3.2. Mask Transmissions - Discussion

Results portrayed in figures 6 through 9 indicate that, overall, the Al-coated fused silica provides the most stable, deep optical depths over all sampled wavelengths. Comparing HEBS glass 100keV 8000 µC cm-2 J and H band exposures with Aluminum transmittance, one sees that both HEBS and fused silica exhibit identical optical depths (given our noise floor of OD4). Therefore, for these wavelengths, a user must weigh the trade-offs between the binary masks' better "clear" throughput and the HEBS glass' superior resolution for writing specific patterns at precise optical depths. At K-band, the binary mask delivers significantly better optical depths (an improvement of OD2) compared to the 100keV 8000 µC cm-2 HEBS sample. However, the HEBS glass exhibits a more stable "clear" throughput at these wavelengths. If a user specifically desired the HEBS' better K-band "clear" transmission stability or the HEBS glass' precise writing capabilities, a few options exist for potentially improving its poor optical depth. One could subject the HEBS substrate to longer electron-gun exposure times, thus exceeding our 8000 µC cm-2 level. Figure 7 suggests that longer exposures deepen opacity. However, we expect the 10-µm ion doped layer to saturate at some level (perhaps it has already happened at 8000 µC cm-2 ), thus limiting the achievable optical depth. An alternative could be to fabricate a HEBS glass substrate with a thicker ion-doped layer than the 10-µm thickness we use for these experiments. However, such increased thickness, while deepening the optical density in electron-exposed patches, could result in a significantly poorer "clear" transmission level (C. Wu, Canyon Materials, private communication, Jan 2005). A third alternative could be to "cement" two fused-silica substrates together, each one with a 10-µm thick ion-doped surface. Further experimental testing would be required to address these speculations.

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4. CONCLUSIONS

We have demonstrated here, through a simulated Palomar Adaptive Optics and coronagraphic system, that the implementation of a graded exponential mask in the Palomar AO PHARO camera should improve the detectable magnitude floor by 2.3-mag in K-band, at separations between 0.75 and 1.5 arcsec. We have also demonstrated that both binary notch-filter (consisting of fused silica with an Al overcoat) and HEBS glass (GH7[I85]X3) both provide adequate technologies to achieve such improvements. In J (1.13-1.38 µm) and H (1.49-1.81 µm) bands, both substrates perform comparably: fused silica possesses a slightly higher and more stable clear transmission, with a transmittance level 94% and fluctuations within a couple percent; HEBS glass exhibits a transmittance 85% in these bands with a fluctuation (with wavelength) on order of 5%. In K-band (2.0-2.4 µm), both substrate performances degrade, though both should be able to provide useful graded functions. Simulations indicate that their achievable optical depths are adequate. HEBS has the drawback that its opaque transmission varies from 0.001 to 0.01 between long and short wavelength ends. Al-coated fused silica has a stable opaque region, but its clear transmission varies between about 0.8 and 0.9 across the K-band range. While both substrates should still provide useful tools for high-contrast K-band astronomical imaging, their particular effectiveness would depend on the specific astronomical source and science requirements. A final motivation for conducting the examination into HEBS and binary notch-filter masks was to further a speculation into whether such masks could be effective for spaced-based missions such as NASA's planned TPF-C or the proposed Eclipse mission. While the baseline design for TPF-C, for instance, entails shorter wavelengths than those examined in this study, the existence of potentially revealing near-IR absorption lines in planet atmospheres (i.e. water, methane) warrants a consideration into expanding this baseline wavelength. The data presented here shows no reason why either HEBS or Al-coated fused silica could not provide adequate graded masks for space-based operations in J and H bands. However, given TPF-C's stringent 10-10 required contrast at 4/D, significant further investigation would be required: optical densities greater than OD=4 would need to be tested; and in the case of binary masks, the effects of mask-induced polarization would need to be addressed before asserting any robust conclusions.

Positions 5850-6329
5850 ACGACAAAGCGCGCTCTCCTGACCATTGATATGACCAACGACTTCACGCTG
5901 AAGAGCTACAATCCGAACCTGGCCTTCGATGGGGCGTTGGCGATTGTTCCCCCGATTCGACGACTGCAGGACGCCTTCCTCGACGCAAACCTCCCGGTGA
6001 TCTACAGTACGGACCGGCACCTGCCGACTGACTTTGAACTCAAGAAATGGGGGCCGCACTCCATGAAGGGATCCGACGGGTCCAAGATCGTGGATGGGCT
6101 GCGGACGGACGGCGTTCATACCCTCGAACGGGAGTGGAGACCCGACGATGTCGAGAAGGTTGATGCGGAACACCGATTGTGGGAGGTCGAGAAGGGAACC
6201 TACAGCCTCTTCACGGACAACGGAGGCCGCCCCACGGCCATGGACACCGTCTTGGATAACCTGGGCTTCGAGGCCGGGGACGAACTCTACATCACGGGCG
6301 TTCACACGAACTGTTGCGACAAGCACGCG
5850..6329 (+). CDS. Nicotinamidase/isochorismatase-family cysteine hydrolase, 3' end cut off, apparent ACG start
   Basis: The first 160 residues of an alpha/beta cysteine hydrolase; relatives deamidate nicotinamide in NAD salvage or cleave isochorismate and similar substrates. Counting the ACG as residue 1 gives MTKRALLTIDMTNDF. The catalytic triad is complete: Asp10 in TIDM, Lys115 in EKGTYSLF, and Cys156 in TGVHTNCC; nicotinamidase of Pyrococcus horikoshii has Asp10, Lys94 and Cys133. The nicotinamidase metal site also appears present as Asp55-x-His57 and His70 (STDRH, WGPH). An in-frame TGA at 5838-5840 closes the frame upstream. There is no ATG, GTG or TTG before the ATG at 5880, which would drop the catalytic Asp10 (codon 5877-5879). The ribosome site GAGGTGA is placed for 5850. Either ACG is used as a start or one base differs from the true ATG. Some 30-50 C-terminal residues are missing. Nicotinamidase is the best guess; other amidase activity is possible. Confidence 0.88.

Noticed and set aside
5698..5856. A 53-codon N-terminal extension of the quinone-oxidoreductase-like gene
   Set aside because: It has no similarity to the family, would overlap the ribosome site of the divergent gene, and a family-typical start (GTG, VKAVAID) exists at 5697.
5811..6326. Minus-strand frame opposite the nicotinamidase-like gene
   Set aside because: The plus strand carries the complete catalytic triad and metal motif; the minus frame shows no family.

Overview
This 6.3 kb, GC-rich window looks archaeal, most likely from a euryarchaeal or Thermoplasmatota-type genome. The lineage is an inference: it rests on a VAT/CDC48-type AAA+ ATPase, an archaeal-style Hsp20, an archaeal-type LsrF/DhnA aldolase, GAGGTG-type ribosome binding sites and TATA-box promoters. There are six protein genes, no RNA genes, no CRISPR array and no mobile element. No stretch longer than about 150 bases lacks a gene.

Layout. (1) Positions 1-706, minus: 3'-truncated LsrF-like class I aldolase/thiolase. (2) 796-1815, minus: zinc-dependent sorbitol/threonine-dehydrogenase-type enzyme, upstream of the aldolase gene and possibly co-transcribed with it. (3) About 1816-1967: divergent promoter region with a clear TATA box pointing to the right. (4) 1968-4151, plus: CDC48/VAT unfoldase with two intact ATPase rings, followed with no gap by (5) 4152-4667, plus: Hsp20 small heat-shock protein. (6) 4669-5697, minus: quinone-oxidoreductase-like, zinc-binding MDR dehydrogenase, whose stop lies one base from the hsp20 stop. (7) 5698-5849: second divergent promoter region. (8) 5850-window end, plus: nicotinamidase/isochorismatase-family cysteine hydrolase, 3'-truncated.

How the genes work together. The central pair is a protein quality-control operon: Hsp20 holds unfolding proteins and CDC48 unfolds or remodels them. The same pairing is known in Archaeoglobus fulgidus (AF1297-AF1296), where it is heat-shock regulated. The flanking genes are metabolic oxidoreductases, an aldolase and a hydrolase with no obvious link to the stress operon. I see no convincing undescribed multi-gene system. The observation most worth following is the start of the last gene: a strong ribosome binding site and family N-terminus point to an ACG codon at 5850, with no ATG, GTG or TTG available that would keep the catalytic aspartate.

4.1. Acknowledgments

We thank Chuck Wu (Canyon Materials) for providing us with the HEBS glass sample as well as important guidance in HEBS glass technology. We thank Chris Koresko (JPL) for providing us with copies of his Palomar AO simulation code. We thank John Krist for many fruitful discussions on coronagraph simulation modeling. This work was supported at Caltech/JPL through NASA contract NAS7-03001.

REFERENCES

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10. "Technology Plan for the Terrestrial Planet Finder," C. A Lindensmith ed., JPL Publication 2003-007. 11. J. T. Trauger et al. "Coronagraph Contrast Demonstrations with the High-Contrast Imaging Testbed," Proc. SPIE, 5487, 1330, 2004. 12. M. Troy et al. "Palomar Adaptive Optics Project: Status and Performance," Proc. SPIE, 4007, 31, 2000 13. D. W. Wilson, P. D. Maker, J. T. Trauger, & T. B. Hull, "Eclipse Apodization: Realization of Occulting Spots and Lyot Masks," Proc. SPIE, 4860, 361, 2003.